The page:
N&W Train Order Signals - 19's/31's

nw-mailing-list at nwhs.org nw-mailing-list at nwhs.org
Sat Sep 16 20:42:13 EDT 2006

Harry Bundy wrote:


Yes, Gary, the "31" order does restrict the rights of a superior trains, but the
conductor did not always stop and sign it on the old NS. In many instances,
the dispatcher would authorize the operator to sign the conductor's name and
hand the order up on the fly. It worked pretty good . . . . .most of the time.

H. & Co. :

The more you study history, the more you learn that there are very few hard-and-fast rules.

In the early days (by which I mean 1880s and prior,) there were no "19" and "31" orders. There were just "telegraphic train orders," and like the later 31's, they had to be endorsed by the conductor or engineman or both (the practices depending on which railroad and what time period.)

Sometime in the very late 1880s, the Standard Code of the ARA went to "19" and "31" orders. From what I've seen of the history, 31's were used to restrict superiority (e.g. "has right over..." or "wait at") and 19's were used for other purposes ("run extra" or "run late.") The advantage of the 19, of course, is that it could be delivered on the fly, without stopping a train.

As I'm sure you know, both a 31 and a 19 could be involved in the same situation. Example: On single track, First Class train No 4 is being restricted to "give time" to Ex 742 West. The train order says "No 4 Eng 286 wait at Boanerges until 315PM for Ex 742 West." The restricting order goes to No 4 on a Form 31, and No 4 has to stop and sign for it. But Ex 742 West gets the same order on a Form 19 on the fly, and doesn't have to stop forhis copy.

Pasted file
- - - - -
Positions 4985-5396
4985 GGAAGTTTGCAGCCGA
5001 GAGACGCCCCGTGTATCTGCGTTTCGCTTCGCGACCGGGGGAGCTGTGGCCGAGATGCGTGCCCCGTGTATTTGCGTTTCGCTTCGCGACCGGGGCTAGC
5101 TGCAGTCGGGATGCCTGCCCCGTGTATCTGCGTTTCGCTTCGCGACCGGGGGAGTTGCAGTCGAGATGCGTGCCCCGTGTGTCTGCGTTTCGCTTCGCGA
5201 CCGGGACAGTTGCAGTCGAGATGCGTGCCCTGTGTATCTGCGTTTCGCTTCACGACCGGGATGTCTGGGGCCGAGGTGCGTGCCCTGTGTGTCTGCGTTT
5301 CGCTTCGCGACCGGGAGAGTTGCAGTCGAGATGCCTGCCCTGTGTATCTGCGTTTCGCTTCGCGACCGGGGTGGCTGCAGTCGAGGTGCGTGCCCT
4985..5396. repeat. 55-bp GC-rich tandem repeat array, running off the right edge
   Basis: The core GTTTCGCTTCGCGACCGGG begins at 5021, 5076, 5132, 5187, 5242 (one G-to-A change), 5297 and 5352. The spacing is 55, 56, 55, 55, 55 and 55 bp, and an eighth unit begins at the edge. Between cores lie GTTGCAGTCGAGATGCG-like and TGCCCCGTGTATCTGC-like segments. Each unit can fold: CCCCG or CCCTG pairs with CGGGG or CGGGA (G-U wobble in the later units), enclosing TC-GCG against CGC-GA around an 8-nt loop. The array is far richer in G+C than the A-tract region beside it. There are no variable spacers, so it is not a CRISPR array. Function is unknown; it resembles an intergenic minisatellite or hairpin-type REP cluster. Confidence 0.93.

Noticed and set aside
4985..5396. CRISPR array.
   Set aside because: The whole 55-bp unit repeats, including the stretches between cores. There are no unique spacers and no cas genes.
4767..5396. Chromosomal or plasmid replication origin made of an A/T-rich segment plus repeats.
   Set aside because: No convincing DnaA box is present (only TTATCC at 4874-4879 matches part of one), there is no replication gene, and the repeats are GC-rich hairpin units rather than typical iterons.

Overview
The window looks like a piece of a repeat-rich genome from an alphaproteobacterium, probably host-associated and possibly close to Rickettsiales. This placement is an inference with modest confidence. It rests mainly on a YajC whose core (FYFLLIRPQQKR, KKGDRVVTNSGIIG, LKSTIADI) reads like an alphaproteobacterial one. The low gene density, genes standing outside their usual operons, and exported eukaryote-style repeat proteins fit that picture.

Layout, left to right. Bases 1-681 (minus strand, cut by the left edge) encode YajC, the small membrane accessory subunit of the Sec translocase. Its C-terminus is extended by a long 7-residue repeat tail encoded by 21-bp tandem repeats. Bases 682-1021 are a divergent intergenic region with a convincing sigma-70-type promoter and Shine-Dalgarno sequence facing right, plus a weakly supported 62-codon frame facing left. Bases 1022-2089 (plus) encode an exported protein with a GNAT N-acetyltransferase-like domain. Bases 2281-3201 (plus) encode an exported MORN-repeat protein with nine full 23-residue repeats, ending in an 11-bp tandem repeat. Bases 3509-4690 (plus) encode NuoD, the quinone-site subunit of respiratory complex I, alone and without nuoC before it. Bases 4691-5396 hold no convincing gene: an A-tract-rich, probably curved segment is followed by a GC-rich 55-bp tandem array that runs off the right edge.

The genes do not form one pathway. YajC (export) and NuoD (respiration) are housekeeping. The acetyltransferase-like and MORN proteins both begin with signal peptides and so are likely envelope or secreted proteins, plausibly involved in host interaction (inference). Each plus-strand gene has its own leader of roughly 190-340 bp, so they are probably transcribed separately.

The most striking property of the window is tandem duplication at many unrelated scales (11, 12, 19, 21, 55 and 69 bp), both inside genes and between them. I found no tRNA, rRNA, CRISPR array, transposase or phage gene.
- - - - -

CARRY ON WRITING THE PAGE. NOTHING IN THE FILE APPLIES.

By what mechanism was this set up? By a very simple clue that the dispatcher gave when he signaled the various telegraph offices that he had an order for them. To the station copying the order restricting No 4, he said "31 east, copy 3." But to the station copying the order for Ex 742 West, he said "19 west, copy 3." By that verbal clue, everyone knew what was happening and how to proceed. (Some roads required that the signature of the conductor on No 4 be obtained and transmitted to the dispatcher before the 19 to Ex 742 West could be made complete.)

As a generalization, it appears that railroads dropped the 31 order in territories where Automatic Block Signals were installed. Meets were made by 19 orders, but protected by automatic block signals.

It would be an interesting exercise to determine what was the last railroad using the Form 31 train order.

And wasn't it the Nickel Plate that also had a Form 17 train order, used for speed restrictions only? I think I saw one once, and it was green in color.

-- abram burnett

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